I feel kind of bad shitting on the movie like we have been; there are obviously far worse offenders out there. But given the talent and pedigree of those involved, Monuments Men feels like such a missed opportunity. Perhaps if Clooney had relegated himself to simply telling an old-fashioned-based-on-a-true-story-war-adventure, the movie might have been less disappointing. Monuments Men has ambitions, however; you can hear them each time Clooney starts to speechifying. The Train, by contrast, keeps its head down, goes to work, focuses on telling its story. And it’s a helluva story, punctuated by some of the most expertly composed action sequences put to film (the Allied bombing of a train yard is worth the price of admission alone). That it manages to remain fleet and exciting while posing some weighty questions is all the more impressive. Clearly, I think the world of this film. I wish it were better known. If nothing else, I hope more people become aware of its existence because of Monuments Men.

But this is your show, my friend, and you should have the last word. Thanks for letting share the spotlight this time.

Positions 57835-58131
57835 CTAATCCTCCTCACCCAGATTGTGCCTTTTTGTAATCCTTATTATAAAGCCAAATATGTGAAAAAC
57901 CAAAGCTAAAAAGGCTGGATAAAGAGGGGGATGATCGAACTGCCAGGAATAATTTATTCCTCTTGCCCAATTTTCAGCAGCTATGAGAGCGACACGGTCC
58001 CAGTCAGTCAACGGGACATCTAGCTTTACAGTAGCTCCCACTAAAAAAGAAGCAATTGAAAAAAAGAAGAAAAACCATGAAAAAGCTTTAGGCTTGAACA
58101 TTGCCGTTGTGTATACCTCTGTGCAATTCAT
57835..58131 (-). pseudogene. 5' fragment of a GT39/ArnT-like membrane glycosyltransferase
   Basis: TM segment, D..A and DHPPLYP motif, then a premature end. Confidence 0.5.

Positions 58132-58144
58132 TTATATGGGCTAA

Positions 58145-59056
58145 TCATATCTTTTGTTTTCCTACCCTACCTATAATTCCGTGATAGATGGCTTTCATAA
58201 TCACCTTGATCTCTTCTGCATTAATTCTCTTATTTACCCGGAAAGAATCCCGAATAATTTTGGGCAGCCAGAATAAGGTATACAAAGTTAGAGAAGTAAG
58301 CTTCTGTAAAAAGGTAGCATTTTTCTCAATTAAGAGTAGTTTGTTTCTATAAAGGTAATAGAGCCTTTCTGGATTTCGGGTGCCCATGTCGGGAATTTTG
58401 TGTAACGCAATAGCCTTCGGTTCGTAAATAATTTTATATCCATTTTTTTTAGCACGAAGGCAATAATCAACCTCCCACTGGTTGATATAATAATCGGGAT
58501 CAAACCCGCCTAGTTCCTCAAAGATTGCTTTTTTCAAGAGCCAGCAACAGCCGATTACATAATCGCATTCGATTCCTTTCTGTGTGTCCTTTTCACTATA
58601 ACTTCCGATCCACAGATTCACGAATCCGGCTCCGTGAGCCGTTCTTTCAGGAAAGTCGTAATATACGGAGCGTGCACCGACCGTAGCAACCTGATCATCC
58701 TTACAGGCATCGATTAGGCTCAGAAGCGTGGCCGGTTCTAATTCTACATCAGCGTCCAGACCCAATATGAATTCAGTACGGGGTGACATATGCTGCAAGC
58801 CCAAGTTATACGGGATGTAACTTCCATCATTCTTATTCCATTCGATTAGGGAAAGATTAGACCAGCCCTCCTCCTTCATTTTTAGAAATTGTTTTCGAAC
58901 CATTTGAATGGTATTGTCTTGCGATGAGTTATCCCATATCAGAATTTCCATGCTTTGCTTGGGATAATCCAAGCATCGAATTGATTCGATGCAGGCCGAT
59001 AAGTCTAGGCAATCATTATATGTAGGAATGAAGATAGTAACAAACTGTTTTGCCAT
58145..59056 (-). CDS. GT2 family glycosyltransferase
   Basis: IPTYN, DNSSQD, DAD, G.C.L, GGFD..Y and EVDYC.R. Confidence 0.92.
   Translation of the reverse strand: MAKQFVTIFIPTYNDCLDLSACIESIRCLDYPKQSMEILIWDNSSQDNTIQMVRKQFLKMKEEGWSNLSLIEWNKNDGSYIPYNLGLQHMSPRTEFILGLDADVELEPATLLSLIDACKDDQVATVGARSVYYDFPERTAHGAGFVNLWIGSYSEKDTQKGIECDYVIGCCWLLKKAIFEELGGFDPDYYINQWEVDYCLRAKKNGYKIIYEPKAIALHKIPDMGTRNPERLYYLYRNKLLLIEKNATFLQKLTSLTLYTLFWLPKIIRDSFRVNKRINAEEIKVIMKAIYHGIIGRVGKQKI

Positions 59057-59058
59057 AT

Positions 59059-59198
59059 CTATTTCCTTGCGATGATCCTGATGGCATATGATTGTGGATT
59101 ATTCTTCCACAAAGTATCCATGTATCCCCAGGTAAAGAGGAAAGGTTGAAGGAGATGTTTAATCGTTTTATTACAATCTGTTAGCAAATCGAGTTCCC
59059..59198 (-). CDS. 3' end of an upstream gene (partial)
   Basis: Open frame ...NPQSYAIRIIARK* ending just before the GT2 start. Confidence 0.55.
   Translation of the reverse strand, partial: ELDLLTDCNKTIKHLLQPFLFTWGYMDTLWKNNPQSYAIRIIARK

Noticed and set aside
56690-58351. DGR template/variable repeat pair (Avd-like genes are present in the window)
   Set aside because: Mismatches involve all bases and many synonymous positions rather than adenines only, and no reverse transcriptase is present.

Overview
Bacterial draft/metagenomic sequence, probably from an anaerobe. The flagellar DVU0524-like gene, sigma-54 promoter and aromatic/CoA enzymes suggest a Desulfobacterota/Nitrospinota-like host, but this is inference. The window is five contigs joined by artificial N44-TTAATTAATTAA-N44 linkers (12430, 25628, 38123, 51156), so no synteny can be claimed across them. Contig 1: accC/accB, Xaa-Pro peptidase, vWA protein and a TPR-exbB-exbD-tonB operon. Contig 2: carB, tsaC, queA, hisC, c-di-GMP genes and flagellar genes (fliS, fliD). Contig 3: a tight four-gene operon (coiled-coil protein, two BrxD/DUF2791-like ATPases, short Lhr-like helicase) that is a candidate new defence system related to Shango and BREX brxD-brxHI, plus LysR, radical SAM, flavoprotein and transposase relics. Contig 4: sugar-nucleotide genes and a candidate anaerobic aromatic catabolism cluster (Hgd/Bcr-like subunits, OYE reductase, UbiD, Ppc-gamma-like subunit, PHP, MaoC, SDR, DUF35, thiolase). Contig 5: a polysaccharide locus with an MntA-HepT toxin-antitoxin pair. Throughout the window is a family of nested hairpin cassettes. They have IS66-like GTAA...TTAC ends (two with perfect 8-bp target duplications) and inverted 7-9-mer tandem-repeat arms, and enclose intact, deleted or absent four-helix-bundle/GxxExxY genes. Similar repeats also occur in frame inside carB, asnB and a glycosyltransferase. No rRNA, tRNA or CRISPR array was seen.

You're totally right about Waldheim, and I actually love that scene at the Jeu de Paume as it perfectly sets the stakes for the rest of the film.  (I wish that Monuments Men had included a similar scene instead of dwelling solely upon the Ghent altarpiece and the Madonna statue.)  Waldheim may use the monetary value of the art as an excuse to get what he wants when dealing with superior officers, but he totally appreciates the art on its own merits.  That's reinforced in a big way during the film's closing moments as Waldheim attempts to commandeer a fleet of trucks and therefore strand a platoon of German troops just to ensure the safety of his prize, essentially Clooney's assertion that art is more valuable than life taken to the swastika-ed extreme.  But it's Scofield's short yet memorable exchange with Lancaster at the end that's really stayed with me.  Waldheim tells Labiche that the art will never be his because the train man cannot properly appreciate it.  The German sees himself as enlightened and therefore more entitled to the art than the Frenchman.  It's a more nuanced position of villainy than the Nazis in Monuments Men, who eventually choose to destroy the art rather than keep it for themselves.  There's little argument between protecting art and burning it, but the debate over whose museum it eventually resides in has a few more shades of grey.  Waldheim's love of the stolen art is legit, but Labiche's response to his air of superiority pretty well cements the idea that the crucial element at play isn't the Nazi's ability to appreciate the art but the fact that he simply has no right to take it.  Stealing is stealing.